Cross training provides huge benefits to runners by allowing them to build and maintain their aerobic base when they are not running due to injury. When we are running, cross training is equally as important. It provides strength to stabilizing and opposing muscle groups. It adds variety to your workouts and you are less likely to get burned out. Last, it gives you an automatic go to sport if you are injured to keep you active and less likely to fall into the injury depression so many runners battle when they are unable to run.
You can pick any sport as cross training. The more opposing muscles that the cross training uses the more benefit you will see to your running. The idea behind cross training is to give your running muscles a break, but to continue to stay active and maintain that aerobic base you have worked so hard to achieve. If you are using those opposing muscle groups, you are also going to prevent injuries by balancing out the pulling force on weaker muscles when the stronger ones contract.
Cycling and swimming are excellent choices for cross training. Swimming focuses on your arms and shoulders as well as your core muscles. Your legs are definitely not the emphasis although they are used. If you don’t know how to swim or are a weak swimmer, I suggest getting a copy of the book “Total Immersion,” by Terry Laughlin. The Total Immersion (TI) method teaches you step-by-step the most efficient swimming technique. You can find classes across the U.S., but the book is designed to be used on your own. There are DVD’s you can buy which demonstrate each drill and skill outlined in the book.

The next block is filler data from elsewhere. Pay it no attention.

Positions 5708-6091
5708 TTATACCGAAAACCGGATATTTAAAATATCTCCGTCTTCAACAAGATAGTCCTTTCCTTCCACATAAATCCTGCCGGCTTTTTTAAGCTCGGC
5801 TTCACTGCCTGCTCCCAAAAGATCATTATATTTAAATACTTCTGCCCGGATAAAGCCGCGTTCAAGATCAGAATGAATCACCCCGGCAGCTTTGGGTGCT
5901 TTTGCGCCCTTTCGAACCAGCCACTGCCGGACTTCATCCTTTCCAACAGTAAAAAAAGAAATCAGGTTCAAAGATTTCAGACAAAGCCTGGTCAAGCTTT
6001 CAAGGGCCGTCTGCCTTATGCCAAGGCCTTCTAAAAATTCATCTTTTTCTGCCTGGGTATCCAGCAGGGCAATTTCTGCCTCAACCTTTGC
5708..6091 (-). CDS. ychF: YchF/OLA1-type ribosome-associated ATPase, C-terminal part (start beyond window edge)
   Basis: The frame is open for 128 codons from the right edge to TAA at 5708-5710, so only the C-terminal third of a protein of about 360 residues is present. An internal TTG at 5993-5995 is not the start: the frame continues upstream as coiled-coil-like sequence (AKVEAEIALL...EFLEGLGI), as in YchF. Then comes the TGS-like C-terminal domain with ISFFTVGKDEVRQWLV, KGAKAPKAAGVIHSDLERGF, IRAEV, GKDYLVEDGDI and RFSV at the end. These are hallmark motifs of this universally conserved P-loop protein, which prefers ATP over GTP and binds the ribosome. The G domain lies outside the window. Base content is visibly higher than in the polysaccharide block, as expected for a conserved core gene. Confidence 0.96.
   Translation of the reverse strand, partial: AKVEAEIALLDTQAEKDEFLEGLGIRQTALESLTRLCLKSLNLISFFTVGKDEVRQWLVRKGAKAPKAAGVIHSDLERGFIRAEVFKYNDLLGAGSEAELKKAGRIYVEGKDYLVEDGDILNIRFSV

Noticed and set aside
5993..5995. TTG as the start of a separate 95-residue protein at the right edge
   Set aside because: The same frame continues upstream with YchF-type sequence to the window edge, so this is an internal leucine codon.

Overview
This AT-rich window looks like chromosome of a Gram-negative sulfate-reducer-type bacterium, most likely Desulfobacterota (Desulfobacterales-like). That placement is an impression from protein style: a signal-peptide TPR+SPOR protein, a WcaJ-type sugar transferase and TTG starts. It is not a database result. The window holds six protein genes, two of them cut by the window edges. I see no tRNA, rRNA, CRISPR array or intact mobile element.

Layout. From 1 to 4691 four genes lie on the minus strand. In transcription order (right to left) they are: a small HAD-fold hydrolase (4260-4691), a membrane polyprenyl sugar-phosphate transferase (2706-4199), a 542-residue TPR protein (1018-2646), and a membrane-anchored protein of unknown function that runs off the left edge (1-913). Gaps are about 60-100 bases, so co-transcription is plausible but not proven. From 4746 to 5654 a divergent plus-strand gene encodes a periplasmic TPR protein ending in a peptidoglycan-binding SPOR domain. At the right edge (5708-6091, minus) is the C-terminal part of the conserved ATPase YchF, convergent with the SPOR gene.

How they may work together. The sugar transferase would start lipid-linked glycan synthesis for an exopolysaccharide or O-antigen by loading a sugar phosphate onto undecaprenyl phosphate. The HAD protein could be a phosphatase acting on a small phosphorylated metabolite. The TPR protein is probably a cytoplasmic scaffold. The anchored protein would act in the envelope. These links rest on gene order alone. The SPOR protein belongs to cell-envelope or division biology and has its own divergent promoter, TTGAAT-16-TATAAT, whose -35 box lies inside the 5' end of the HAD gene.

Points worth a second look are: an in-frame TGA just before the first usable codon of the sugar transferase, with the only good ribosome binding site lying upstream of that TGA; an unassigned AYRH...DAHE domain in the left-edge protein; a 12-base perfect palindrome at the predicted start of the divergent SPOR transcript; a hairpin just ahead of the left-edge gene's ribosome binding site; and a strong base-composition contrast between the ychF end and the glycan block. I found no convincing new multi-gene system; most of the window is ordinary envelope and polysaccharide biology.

Cycling uses opposing muscle groups (quadriceps more than hamstrings). Cycling also works the outer hips and the butt muscles. Making sure these muscles are strong, prevents hip rotation and potential illiotibial band issues. Swimming and Cycling are low impact sports as well, so they give your muscles and bones a break from the jarring of running.
Pilates and yoga are good complementary options as well. The elliptical or stair stepper are options, but very close to running and are more useful as a running substitute when you need to reduce the impact.
Its funny because when I first started running, I kind of scoffed at cross training. I did yoga once a week and yoga stretching after runs, but that was about it. I did fine running in that period of my life, but I always felt sore and tired and dealt with a few small injury issues.
Fast forward to this year when I decided to commit to a 70.3 and I’m swimming and cycling during the week (swimming is my weakest part, so I’m focusing on this more now in the early phases). Crazily, my running has improved very naturally and with very little effort. Pretty cool 😉
I did the same thing! After a few minor injuries mainly from overtraining, I started cycling and then swimming. I watch my building phase and take rest weeks now, and so far so good.